The work of other digital artists, both here and in other online galleries, especially the ones who work in 2D or a combination of 3D and 2D, like SkoolDaze. He's always been a big inspiration to me. I think his combination of Poser characters and his painting hair and clothes make his images very unique, and that's what I'm working towards. Also, the masters of fantasy, like everybody else here, such as Bell and Valejo, Royo, Frazetta. The traditional masters, like Mucha, Klimt, Woodhouse. I love Art Nouveau and Art Deco. But also, there have been many times when I was out of ideas and inspiration and the clothes of my friend Chris, powerage, got me started. As did the products of other vendor friends. You may laugh at this, but the program So You Think you Can Dance has been very inspiring to me, both the costumes and stage sets are very creative and unique at times. It inspired my Dance of the Goddesses. And recently, I don't know how and why, but I woke up from dreams of images I've never seen before and hope I can reproduce at some point.
What do you enjoy most about Poser?
Sometimes it feels like I'm doing paper dolls, like when I was a child (smiles). It's relatively easy to pose your character, change your mind and try different things (which I do a lot). I can mix and match clothes and materials, and it's easier to get a base character, than drawing or painting from scratch and erasing all the time. I love all the possibilities of the "undo," lol.
Do you have any tips you would be willing to share on the software you use?
I'm not very technical when it comes to Poser. The main reason is that my work in informatics has always been very technical, so when it came to Poser, I preferred the artistic part, the creative process, to learning the insides of Poser. One of the reasons I also prefer to complete my images in Photoshop. My strengths are more with composition and colour.
I also spent months learning lights with Wally Belwon (Dreamlight) a while back. He was looking for guinea pigs to teach at the time, so I got lucky and learned with him, and I also learned about composition. I'm still using already made lights most of the time and add to them and often reuse the same ones that I tweaked. I probably integrated more than I realize learning with Wally, but one thing that stayed with me is to use a backlight to give more depth and dimension to my characters. You adjust it till you get a rim around the body of your figure.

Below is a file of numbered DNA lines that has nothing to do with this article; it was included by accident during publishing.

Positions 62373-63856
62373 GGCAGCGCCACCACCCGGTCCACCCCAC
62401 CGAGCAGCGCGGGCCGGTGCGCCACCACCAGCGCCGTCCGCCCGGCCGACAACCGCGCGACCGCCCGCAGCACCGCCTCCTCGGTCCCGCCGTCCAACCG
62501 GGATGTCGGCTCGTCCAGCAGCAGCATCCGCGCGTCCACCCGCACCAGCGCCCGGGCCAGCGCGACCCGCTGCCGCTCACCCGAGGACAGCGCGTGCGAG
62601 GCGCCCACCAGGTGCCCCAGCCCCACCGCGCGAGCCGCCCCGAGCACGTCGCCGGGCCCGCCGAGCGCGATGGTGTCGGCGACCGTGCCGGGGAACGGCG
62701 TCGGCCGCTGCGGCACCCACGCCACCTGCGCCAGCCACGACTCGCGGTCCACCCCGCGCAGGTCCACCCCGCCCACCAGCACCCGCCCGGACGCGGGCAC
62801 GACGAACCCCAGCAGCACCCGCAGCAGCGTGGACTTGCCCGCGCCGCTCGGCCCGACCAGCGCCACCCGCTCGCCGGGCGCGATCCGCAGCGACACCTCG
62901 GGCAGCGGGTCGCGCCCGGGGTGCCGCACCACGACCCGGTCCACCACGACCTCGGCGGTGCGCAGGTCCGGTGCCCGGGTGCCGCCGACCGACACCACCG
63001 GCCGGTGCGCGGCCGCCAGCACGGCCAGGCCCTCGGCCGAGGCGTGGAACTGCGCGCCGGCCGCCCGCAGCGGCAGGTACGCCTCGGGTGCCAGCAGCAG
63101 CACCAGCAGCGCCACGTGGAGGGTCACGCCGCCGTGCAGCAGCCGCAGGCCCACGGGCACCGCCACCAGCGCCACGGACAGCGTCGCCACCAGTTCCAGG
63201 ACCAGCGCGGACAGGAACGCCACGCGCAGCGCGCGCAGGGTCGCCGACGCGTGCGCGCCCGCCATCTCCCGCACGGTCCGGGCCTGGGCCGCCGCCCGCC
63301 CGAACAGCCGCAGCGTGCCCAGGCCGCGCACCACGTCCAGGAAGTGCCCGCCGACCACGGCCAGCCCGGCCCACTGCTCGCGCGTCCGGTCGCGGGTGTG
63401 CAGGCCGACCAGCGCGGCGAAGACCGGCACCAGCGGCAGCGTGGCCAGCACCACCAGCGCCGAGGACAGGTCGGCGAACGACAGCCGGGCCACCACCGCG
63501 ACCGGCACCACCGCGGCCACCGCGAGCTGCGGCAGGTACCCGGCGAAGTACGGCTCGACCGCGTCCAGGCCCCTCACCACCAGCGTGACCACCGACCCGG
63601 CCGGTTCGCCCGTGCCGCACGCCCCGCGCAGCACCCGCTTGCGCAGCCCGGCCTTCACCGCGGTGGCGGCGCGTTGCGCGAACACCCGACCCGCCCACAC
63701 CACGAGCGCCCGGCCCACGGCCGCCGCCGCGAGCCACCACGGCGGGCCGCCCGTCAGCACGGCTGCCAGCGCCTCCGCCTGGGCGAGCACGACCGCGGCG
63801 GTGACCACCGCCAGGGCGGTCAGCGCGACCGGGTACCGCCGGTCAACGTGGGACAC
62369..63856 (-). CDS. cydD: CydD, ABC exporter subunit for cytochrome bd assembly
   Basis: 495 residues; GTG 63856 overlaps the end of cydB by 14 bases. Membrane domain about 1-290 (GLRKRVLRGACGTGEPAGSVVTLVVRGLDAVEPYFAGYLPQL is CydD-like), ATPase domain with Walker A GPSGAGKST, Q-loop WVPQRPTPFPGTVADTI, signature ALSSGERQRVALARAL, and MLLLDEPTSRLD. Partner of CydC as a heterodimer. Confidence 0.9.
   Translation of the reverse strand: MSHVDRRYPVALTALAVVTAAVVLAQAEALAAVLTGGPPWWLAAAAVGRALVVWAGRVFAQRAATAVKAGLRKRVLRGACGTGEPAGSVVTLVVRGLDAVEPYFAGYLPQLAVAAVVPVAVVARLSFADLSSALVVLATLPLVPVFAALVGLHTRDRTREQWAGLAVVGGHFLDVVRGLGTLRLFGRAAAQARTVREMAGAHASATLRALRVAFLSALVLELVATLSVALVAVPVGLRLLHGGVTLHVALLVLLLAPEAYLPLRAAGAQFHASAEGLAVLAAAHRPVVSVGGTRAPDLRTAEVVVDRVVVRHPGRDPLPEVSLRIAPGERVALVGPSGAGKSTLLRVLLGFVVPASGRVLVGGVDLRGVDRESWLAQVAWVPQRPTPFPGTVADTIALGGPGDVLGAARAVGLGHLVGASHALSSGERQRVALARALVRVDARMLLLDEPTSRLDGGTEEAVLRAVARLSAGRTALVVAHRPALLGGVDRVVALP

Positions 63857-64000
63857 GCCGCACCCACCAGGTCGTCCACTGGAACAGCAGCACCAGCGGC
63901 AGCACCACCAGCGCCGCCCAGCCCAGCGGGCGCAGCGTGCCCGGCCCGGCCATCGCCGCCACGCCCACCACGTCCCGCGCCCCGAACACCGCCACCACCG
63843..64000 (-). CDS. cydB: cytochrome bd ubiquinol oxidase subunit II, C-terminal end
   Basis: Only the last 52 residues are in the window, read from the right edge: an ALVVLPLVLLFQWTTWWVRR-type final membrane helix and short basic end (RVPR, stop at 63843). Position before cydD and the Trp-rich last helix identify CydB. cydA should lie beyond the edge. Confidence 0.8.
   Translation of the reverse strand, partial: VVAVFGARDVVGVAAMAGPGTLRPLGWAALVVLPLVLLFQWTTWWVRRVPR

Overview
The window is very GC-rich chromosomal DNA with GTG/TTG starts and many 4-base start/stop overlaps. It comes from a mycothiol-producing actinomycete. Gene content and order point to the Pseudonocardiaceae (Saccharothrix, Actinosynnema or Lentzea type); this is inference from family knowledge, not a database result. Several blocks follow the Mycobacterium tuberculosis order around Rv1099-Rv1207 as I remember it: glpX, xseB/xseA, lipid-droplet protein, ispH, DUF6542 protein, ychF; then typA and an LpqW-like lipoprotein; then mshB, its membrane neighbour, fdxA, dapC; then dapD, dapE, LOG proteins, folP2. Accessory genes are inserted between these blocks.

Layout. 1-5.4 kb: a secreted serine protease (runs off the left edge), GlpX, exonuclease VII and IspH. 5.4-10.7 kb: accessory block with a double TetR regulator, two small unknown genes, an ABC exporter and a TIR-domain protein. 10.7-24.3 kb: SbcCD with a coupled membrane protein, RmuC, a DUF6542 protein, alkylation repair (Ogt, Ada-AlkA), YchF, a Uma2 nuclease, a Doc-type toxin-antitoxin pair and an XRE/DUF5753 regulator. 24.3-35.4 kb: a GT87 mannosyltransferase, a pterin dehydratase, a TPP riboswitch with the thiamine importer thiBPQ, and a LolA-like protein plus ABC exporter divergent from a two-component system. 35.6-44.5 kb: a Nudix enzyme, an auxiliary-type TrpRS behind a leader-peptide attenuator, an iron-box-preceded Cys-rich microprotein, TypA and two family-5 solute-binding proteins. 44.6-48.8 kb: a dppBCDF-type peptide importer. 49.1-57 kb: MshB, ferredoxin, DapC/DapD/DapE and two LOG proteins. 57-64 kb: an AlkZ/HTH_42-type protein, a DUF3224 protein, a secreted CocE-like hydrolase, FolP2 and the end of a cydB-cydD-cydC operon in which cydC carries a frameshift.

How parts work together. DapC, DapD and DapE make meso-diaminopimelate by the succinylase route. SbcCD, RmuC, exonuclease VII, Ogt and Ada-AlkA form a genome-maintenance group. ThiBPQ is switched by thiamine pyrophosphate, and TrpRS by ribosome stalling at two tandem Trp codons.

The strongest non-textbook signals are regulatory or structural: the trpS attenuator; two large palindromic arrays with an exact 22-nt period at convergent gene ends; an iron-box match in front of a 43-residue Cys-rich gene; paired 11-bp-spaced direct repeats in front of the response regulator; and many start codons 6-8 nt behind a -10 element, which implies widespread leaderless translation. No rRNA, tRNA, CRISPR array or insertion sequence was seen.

I also tell people to take their time to pose their character in a realistic way, hands included. I often start with ready made poses, or combine them when I can use separate upper and lower body poses, and then tweak them to fit my needs, or when I want to reproduce a pose I've seen in a photo, like I did with Princess of the Forest. Other than great lighting, to me, that's one of the best ways to improve your 3D work, make your character look as natural as possible, and I do spend a lot of time trying poses and fine-tuning them.
How has this online community (Renderosity) enhanced your work, relationships, and learning?
When I came here, I didn't expect to make friends. I never thought about it, it took me everything just to post my images (smiles). So, I did make great friends, two of which I met in real life, and some of them I really got close to also, even if only online. And it opened me to a network of people, skilled modelers and artists alike, from which I learned for sure. Making friends with some of the vendors too, people who encouraged me to play with their products, no strings attached, and also encouraged me with their comments, has really inspired me and allowed me to experiment and improve, in my own style, on my own terms. That, in itself, was a gift and blessing, they've been very generous with me.
Do you have any parting comments, or advice for other artists?
The only advice I could give is, take your time on any given image and to improve. Stay with it, no need to rush or finish in one day.
And I'd like to thank Renderosity staff for nominating me, and the community for voting for me, it means a lot to me and I was also touched by the nice comments and congratulations I got when it was announced I was AOM. Also, thank you for your continuing support for the last 5 years. Some people say critique helps them grow and evolve, but for me, the encouragements gave me the confidence I needed at the time and pushed me forward.
We invite you to have a further look at louly's Renderosity Gallery!
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Artist of the Month is highlighting a talented Renderosity artist that has been nominated by mods and admins, and voted by the community. Recognition is given to this member for their collection of works for that year.
Since we only select one AOM per month, it is not about their works for that particular month. Instead, it is about highlighting a talented artist's works for that year, and they are recognized during that month.
To learn more about Renderosity's Artist Of The Month [AOM] award, and to view our past AOM's, please visit the AOM page, which can also be found on the sidebar under Highlights.